tion Program, which is the Army program for logistics support using civilian contractors. Some bases in Iraq and Afghanistan are able to use local contractors to remove waste from bases and operate off-site burn pits.

For all of these reasons, the committee finds that an assessment of one burn pit on a U.S. military base is unlikely to be applicable to all, or most, burn pits on U.S. military bases in Iraq and Afghanistan. Burn pit activities and thus their emissions will, in most cases, need to be considered on an individual basis.

The Burn Pit at Joint Base Balad

The burn pit at JBB has been in operation at least since 2003 when the base was established at a former air base of the Iraqi military, originally built in the 1980s (Taylor et al. 2008). The burn pit operation was used to burn the trash generated by the base population as well as refuse left by the Iraqi military when it abandoned the base (personal communication, William Haight, Engineering Division, Joint Staff, DoD, February 3, 2010). The burn pit operated 24 hours per day, 7 days a week (Taylor et al. 2008).

The committee requested but did not obtain documentation from the DoD on the volumes and types of materials burned specifically at JBB. Although the total quantity of waste burned daily is unknown, the DoD estimates that JBB, with a large population that sometimes surpassed 25,000—including U.S. troops, host nation soldiers, coalition troops, civilians, and contractors—burned as much as several hundred tons a day of waste in the spring of 2007 (Taylor et al. 2008). A subsequent DoD report estimates that the waste stream in spring 2007 was as much as 200 tons per day (USAPHC 2010). By fall 2007, when two incinerators were operational, about half the spring 2007 volume was being burned and by May or June 2009, when three incinerators were operating, only about 10 tons of waste were burned in the pit each day (USAPHC 2010). The burn pit ceased operating in late 2009.

DoD studies and fact sheets prepared for service members stationed at JBB indicated that the pit likely burned a heterogeneous mixture of food waste (including food items, styrofoam, and other related materials), human waste, shipping and packaging materials, meals-ready-to-eat packages, chemicals (paints, solvents), metal/aluminum cans, petroleum, and jet fuel, which was used as and accelerant (Taylor et al. 2008; CHPPM undated). Electronics, tires, batteries, and clothing are not listed specifically, but it is plausible they were burned as well. Based on congressional testimony by individuals who had been present at JBB, medical waste (including needles, gloves, bandages, body fluids, and expired pharmaceuticals) was also burned at least occasionally in the pit (U.S. Congress 2009a).

MILITARY BURN PITS POLICIES AND STUDIES

Although open-air waste burning has long been used by troops in combat situations, concerns regarding the possible health effects and environmental impacts created by such burning have only recently been addressed. Combat situations pose so many other grave risks that the negative aspects of military waste burning have historically been largely ignored. Concerns about possible health risks associated with smoke from open-air waste burning can be traced back in part to the 1990–1991 Persian Gulf War. In response to a constellation of unexplained symptoms and illnesses reported by returning Gulf War veterans, the DoD, the Department of Veterans Affairs (VA), and Congress sponsored a series of studies. These studies indicated that exposures to smoke from oil-well fires and from other combustion sources, including waste burning, were stressors for troops serving in the Gulf War (IOM 2005).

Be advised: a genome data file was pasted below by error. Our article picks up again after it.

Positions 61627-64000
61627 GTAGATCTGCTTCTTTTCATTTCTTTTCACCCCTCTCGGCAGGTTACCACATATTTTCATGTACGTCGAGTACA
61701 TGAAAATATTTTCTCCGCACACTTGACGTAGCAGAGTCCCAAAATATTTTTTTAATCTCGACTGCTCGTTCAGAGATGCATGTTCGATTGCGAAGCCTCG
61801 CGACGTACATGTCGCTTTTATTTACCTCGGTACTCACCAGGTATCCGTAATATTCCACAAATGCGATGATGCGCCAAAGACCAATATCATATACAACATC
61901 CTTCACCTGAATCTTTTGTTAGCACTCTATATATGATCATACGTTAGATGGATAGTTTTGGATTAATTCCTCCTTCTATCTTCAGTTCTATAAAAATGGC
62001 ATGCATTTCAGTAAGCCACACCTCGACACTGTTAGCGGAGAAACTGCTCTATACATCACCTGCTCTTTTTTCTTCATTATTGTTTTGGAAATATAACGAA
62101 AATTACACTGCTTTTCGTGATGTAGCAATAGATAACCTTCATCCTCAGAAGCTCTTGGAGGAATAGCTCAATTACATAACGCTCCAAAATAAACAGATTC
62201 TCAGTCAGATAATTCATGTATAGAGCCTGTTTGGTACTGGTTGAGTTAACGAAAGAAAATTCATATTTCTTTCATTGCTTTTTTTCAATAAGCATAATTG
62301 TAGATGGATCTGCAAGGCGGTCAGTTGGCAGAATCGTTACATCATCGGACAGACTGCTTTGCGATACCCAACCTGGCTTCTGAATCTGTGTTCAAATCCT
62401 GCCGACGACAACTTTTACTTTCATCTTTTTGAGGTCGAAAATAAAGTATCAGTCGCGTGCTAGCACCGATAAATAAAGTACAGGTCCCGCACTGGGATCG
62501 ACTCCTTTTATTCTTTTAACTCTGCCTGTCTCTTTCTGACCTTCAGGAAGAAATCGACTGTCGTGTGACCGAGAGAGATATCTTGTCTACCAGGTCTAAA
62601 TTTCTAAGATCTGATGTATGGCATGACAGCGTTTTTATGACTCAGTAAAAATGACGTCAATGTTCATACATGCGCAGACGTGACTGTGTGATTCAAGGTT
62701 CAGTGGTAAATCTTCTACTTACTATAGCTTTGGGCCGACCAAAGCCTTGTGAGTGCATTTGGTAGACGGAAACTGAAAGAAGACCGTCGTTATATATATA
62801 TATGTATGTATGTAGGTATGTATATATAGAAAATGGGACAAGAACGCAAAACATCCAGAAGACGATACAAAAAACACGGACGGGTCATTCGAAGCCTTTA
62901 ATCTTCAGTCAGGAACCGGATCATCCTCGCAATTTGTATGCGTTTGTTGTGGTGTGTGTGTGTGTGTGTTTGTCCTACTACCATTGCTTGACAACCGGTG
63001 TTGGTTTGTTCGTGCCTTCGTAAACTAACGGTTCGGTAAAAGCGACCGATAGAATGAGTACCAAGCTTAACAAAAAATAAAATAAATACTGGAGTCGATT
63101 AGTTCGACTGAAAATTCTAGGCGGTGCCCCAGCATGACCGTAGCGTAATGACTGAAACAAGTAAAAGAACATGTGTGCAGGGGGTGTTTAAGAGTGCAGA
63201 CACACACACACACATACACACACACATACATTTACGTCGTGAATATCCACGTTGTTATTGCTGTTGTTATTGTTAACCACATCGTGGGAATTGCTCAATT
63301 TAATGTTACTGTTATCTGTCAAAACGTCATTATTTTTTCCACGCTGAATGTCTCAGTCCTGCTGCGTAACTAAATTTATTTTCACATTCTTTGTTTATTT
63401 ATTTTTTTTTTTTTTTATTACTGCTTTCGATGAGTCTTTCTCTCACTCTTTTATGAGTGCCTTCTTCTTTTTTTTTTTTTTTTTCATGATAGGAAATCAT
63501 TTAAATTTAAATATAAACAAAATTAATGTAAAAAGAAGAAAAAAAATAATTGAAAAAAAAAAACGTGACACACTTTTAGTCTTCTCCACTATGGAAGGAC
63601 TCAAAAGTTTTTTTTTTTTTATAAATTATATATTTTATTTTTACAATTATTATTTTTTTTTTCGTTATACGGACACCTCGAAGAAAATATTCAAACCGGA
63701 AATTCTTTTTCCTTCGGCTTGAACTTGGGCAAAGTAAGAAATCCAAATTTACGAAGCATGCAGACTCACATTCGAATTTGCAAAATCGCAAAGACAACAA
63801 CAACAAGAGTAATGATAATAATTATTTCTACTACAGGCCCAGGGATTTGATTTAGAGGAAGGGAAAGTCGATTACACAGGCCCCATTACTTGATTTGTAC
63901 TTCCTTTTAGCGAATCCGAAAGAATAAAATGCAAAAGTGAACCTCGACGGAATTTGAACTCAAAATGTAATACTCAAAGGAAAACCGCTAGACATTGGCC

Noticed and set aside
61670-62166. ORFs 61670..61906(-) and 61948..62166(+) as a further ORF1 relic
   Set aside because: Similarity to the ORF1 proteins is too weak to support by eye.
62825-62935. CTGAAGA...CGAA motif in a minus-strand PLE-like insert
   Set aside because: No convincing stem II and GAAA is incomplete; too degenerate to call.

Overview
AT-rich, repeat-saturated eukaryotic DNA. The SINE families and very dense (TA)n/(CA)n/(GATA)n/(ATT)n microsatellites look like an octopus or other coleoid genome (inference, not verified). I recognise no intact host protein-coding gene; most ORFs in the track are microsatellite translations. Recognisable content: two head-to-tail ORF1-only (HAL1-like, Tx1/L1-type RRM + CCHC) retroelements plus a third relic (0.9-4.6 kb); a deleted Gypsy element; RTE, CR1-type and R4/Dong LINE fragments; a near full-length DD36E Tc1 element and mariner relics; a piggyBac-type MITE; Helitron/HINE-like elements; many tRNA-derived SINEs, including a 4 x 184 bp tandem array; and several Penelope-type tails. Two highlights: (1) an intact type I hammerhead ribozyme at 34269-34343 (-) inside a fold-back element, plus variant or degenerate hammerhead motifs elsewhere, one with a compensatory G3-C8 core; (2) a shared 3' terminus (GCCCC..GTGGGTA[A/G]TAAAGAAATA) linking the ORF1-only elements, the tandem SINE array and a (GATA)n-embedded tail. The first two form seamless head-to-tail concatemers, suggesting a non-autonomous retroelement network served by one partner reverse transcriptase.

Peace-keeping operations in the Balkans in the 1990s offered the U.S. military an opportunity to examine patterns of waste management and to establish waste management guidelines and policies to reduce health and environmental impacts. During Operation Joint Endeavor in Bosnia in 1995–1996, military preventive-medicine personnel recognized that open burning of waste might be an operational necessity during combat operations, but they emphasized that burning should be used to the minimum extent feasible and that burn pits should be located as far as possible downwind of personnel (U.S. Congress 2009b). Open-air waste burning in Bosnia and Kosovo was replaced by other waste management practices, including incinerators.

A comparative study of waste generation and management practices at several U.S. bases in the Balkans found that bases differed in the generation of plastic waste, primarily from drinking water bottles. The waste stream at one base was comparable to a similarly sized civilian community except for an “extraordinarily large volume of



The National Academies | 500 Fifth St. N.W. | Washington, D.C. 20001
Copyright © National Academy of Sciences. All rights reserved.
Terms of Use and Privacy Statement